With the trawl at a depth of a mile, and five silk 
nets trailing at hundred - fathom intervals, we 
steamed slowly along for two hours. Deep-sea 

Fig. 7. — Harpooning a Dolphin. 

Fig. 8. — Catching surface specimens 

Fig. 9. — Forward view of the pulpit. 
Three Views of the Boav Pulpit. 

Fig. 10. — The Bubble Globigerina. 

One-celled animals living near the surface, whose shells go to form the Globigerina 
ooze which covers thousands of miles of sea bottom. 

Fig. 11. — Leptocephalus. 
The flat, transparent larval stage through which the young of ail eels pass. 


trawling is like an enormous — and expensive — 
grab-bag; after all the time and labor involved in 
putting over and bringing in the apparatus, the 
sum total of the effort may be nothing at all, or 
it may be a host of beings strange and rare, or 
absolutely new. The oceanographer can trust only 
to luck — aided somewhat, of course, by a knowledge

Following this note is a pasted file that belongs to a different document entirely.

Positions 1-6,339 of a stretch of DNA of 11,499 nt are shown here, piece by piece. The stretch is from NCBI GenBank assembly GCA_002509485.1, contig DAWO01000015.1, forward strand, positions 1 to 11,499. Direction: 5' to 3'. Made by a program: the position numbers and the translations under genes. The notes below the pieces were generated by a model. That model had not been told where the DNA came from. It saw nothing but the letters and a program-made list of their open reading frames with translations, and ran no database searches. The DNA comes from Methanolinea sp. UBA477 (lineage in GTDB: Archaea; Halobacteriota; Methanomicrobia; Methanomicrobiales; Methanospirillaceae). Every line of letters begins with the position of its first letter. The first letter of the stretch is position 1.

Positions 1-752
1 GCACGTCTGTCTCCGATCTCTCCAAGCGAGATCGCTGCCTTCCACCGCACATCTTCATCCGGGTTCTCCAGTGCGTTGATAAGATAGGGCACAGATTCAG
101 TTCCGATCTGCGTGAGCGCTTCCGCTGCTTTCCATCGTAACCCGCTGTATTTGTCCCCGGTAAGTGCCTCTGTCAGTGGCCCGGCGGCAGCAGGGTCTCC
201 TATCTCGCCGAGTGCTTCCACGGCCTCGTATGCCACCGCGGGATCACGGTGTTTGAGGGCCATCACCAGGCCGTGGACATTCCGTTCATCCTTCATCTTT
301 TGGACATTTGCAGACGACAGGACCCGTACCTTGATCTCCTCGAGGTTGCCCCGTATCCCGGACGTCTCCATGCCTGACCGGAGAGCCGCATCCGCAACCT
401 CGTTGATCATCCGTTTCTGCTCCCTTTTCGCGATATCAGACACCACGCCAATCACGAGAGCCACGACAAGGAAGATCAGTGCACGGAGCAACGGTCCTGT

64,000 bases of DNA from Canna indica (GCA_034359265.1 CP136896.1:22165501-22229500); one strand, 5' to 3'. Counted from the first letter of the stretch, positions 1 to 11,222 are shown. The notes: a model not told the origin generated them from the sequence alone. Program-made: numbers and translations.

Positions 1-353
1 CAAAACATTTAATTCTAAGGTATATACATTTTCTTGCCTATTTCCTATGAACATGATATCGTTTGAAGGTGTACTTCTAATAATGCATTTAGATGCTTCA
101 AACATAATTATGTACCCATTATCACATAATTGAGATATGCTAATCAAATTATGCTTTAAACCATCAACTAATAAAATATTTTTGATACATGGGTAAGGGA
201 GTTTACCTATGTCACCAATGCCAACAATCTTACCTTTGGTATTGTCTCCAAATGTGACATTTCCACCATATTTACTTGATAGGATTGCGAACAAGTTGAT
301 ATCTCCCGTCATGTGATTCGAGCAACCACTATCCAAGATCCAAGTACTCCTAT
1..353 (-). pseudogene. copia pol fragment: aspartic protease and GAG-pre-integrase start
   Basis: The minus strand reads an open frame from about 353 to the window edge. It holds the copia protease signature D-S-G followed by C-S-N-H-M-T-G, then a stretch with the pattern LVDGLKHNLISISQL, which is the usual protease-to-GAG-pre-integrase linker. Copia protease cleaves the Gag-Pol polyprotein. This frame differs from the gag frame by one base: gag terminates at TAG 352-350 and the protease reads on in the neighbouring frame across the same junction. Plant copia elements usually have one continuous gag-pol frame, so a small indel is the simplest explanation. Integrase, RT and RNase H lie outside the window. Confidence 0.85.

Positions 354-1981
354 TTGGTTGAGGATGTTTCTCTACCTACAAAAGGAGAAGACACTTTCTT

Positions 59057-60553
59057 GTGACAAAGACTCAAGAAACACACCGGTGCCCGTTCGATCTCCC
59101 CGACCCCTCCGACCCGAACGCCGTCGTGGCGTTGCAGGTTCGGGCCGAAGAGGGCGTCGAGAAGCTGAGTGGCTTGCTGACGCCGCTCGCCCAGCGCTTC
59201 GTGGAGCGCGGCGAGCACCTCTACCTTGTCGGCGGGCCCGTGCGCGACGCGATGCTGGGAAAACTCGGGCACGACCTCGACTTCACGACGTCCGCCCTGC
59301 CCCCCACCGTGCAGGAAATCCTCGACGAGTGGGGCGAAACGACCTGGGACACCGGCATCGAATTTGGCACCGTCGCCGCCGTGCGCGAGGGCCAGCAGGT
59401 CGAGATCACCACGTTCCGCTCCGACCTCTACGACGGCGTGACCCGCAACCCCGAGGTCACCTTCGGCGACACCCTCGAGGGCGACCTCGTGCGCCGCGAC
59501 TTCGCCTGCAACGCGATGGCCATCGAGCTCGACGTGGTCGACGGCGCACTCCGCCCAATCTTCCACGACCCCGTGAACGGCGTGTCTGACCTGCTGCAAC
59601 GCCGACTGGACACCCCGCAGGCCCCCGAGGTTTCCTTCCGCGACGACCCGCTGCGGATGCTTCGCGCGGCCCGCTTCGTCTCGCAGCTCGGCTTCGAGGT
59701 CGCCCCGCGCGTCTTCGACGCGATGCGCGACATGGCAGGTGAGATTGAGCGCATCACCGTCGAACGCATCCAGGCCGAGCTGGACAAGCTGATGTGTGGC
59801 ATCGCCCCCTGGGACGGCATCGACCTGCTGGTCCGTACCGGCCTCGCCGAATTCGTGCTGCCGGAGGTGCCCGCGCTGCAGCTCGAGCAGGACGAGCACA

of the sort of ocean bottom over which life is most 
likely to be abundant, and in some localities, by the 
experience of his predecessors in the work. 

Finally the shout was heard, "Beaters wanted!" 
This sounded like an advertisement by the owner 
of a pheasant preserve, but was really the result 
of finding that the best way to dry the incoming 
cable was to knock off the water with heavy sticks. 
Two at a time, we took fifteen-minute turns in 
earnestly belaboring the big steel rope before it 
reached the drum on its return journey. At this 
moment listen, if you please, to the sounds on the 
deck of the Arcturus: The staccato whacks of the 
beaters, pounding in rhythm to the chanty of some 
ballad of old England, learned from our negro 
paddlers in Guiana jungles; this mingled with the 
rumble and clank of the winch; in the laboratory 
typewriters clattered, the Van Slyke machine 
operated by the chemist thudded swiftly; photo- 
graphic lights fizzed and spluttered in the bridge- 
casing; the second mate, sacrificing his watch be- 
low, mended nets on the whirring electric sewing- 
machine; while over the mechanical uproar of the 
Arcturus sounded the shrill chatters and yelps that 
told of an argument between Chiriqui and the ship's 


puppy — a canine of mysterious pedigree and un- 
known breed. 

Descending into the forward hold for a fresh 
supply of vials, I delved among cases in the swaying 
shadows; here in the lowest depths of this wooden 
ship new noises drowned out everything that